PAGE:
If you’ve hung around this blog for the past two years, you know how deeply I regret not letting myself be scared and falling into the work of Stephen King years ago. But as I read The Shining last weekend,and stunned a beach house full of graduated Georgia Tech Sorority girls by explaining I’d never read it before. (Well, the ones that had known me for years were stunned. The ones I’d never met before barely cared, which is fair.) I realized even with my pediatrician mandated, mother sleep needing rules against horror in my adolescence, I probably wouldn’t have been reading King anyway.
If there was one thing in the world that I craved as a teenager it was acceptance. I’ve often described myself as feeling like a guest star with my various groups of friends. (This caused one therapist, one of my favorites, who I had to part ways with because of changing insurance, to remind me that “life is not narrative.” Mr. King would probably disagree, Ma’am!) I hid my nerdy obsessions from my friends, where they didn’t fit. With my theater friends, I was all about Sondheim and Schwartz, with my hometown friends I loved indie rock and sitcoms and old movies, with my school friends (who had some theatrical crossover) it was punk rock and YA novels and blockbuster movies. (This allowed the X-Men and Batman to creep in occasionally.)
If I’d gotten into Stephen King then, and started talking about Danny Torrance’s Shine in relation to Jake Chamber’s Touch I don’t know that I could have survived the baffled looks.
This preamble is all to say that talking about The Shining, Stanley Kubrick’s brilliant but very different from this book much to the chagrin of it’s author, film would have been acceptable conversation among all my friends, the book was anathema to them.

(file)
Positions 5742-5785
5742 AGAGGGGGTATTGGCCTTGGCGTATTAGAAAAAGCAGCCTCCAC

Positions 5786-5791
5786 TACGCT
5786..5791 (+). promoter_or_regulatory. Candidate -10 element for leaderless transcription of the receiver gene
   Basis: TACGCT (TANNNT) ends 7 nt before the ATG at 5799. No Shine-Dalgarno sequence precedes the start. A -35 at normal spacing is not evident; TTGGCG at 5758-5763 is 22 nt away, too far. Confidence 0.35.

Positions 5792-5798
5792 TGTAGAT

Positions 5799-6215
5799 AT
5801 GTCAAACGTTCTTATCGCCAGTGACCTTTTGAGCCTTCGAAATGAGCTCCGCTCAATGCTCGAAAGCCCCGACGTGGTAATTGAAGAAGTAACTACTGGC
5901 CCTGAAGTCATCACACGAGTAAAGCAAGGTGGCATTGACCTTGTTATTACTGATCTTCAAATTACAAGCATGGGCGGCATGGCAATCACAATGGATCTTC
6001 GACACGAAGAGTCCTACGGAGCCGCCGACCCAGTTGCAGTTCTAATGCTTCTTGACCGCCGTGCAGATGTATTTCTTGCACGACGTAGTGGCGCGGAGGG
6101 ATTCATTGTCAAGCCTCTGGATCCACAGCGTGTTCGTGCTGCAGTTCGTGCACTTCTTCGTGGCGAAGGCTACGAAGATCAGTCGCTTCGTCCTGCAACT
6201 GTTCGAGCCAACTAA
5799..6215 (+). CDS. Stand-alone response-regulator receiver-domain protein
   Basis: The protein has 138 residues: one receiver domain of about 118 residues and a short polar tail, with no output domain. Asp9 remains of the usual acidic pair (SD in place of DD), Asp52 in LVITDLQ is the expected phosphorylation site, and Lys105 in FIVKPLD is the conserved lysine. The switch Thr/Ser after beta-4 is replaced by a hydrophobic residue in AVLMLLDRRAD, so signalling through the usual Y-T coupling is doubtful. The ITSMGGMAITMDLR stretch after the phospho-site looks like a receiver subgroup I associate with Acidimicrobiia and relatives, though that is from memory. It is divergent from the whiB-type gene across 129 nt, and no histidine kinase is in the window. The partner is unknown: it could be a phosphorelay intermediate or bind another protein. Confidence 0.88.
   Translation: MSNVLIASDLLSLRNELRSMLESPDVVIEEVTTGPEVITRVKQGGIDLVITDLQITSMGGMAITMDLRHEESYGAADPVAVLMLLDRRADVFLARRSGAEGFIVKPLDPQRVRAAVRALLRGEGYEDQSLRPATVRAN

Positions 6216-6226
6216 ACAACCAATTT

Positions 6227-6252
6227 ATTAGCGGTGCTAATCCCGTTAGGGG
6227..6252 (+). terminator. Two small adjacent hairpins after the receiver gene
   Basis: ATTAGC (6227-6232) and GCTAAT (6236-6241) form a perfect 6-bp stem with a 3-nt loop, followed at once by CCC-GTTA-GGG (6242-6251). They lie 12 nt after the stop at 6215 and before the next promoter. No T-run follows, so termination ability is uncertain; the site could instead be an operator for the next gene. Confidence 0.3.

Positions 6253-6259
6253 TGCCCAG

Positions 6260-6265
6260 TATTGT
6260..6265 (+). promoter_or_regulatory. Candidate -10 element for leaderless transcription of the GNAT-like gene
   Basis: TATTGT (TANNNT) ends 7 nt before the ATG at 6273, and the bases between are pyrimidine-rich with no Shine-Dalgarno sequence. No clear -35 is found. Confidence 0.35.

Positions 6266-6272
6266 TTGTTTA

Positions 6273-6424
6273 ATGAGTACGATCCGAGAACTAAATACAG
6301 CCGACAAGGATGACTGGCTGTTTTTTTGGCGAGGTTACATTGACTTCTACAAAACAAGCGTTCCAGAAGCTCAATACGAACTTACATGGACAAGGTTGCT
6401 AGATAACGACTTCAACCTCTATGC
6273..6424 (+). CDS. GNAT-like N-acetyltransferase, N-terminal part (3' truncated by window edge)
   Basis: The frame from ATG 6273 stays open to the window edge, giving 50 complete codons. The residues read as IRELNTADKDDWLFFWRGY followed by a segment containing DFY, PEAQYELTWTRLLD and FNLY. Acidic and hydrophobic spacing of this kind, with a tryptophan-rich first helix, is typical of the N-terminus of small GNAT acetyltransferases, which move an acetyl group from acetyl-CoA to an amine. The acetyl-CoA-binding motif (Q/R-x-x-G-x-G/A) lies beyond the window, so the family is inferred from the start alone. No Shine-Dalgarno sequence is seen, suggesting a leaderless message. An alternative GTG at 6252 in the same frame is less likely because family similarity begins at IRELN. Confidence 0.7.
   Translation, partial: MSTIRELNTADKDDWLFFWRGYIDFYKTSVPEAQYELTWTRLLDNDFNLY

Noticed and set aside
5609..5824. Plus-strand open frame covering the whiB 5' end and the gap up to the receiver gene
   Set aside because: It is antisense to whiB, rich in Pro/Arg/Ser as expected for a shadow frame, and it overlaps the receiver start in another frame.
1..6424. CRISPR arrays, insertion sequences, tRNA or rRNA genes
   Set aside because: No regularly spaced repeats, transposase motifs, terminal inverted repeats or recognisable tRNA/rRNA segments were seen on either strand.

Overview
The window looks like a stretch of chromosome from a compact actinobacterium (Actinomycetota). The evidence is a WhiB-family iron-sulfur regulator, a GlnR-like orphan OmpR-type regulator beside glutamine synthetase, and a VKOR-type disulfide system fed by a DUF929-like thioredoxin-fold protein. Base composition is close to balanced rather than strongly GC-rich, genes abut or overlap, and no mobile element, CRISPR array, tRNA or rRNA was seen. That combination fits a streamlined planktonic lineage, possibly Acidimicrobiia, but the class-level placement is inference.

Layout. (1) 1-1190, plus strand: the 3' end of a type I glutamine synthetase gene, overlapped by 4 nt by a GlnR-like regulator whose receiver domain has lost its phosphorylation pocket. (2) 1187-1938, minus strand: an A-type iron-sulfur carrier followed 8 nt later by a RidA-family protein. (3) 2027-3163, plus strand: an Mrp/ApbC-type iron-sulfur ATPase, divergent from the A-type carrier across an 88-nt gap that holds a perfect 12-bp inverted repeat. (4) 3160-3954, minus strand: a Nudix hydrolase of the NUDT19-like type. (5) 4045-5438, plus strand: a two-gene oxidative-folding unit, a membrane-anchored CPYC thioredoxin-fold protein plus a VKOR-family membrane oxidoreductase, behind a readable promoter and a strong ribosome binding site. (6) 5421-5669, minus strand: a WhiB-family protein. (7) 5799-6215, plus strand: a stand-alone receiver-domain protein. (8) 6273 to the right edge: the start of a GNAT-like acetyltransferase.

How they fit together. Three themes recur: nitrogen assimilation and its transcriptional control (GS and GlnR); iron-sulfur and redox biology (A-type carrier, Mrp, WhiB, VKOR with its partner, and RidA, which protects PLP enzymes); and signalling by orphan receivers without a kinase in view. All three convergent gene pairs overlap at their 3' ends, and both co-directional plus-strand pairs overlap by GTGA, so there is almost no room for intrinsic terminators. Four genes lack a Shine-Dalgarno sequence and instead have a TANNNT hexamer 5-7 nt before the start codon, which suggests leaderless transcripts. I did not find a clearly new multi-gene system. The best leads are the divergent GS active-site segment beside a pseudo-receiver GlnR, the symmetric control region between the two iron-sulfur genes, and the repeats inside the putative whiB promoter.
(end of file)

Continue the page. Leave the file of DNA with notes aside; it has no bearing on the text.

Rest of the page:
Anyway, The Shining, which rules. Just definitively, it’s amazing, and I’m glad I didn’t read it while I was still high on the tower but saved it for when I knew I was going to need a kick start back into his style, with several big deal adaptions on their way.
The book itself is a masterful haunted house story, with The Overlook Hotel taking on a monstrous personality, and it’s mysterious “manager.” (I believe I said outloud as Grady, the long dead caretaker discussed management with Jack Torrance, “The Crimson King?”) Because I began my constant reading journey with The Dark Tower I know I am doomed to feel the pull of the beam whenever I pick up a King book, ya dig? But I was eventually able to see past my own tower induced blinders to the horror and scares at The Shining’s heart, the horrors of addiction and rage and toxic masculinity. The things that consume Jack Torrance as his wife Wendy tries to shelter Danny from them.
And let’s talk about Wendy, shall we? Man, if I’d read this book when it came out and then watched that movie I’d have been PISSED AS HELL about Wendy, who is nothing but a tower of strength and patience balancing on a frayed nerve from her first moments. Granted, King has a tendency to do this with his women, he writes soft hearted survivor ladies, who come out of the crucible of male cruelty saintly and strong. It’s a problem on it’s own but it’s a hell of a sight better than the screaming, whining, snivelling performance given by Shelly Duvall in the movie.
Danny Torrance is a great character, maybe a little young for his role, King hadn’t yet hit his sweet spot of tween hero boys yet, so five year old Danny feels over precocious. (If Danny were 10 he’d be perfect. Then again, if Danny were 10 he’d be Jake Chambers…so there’s that.) (Look, we all know this is ending with me reading The Dark Tower again, I mean, not yet, but it’s going to happen.)
Anyway, I really enjoyed this book. Up next is With The Fire On High by Elizabeth Acevedo. Let’s get our YA on y’all!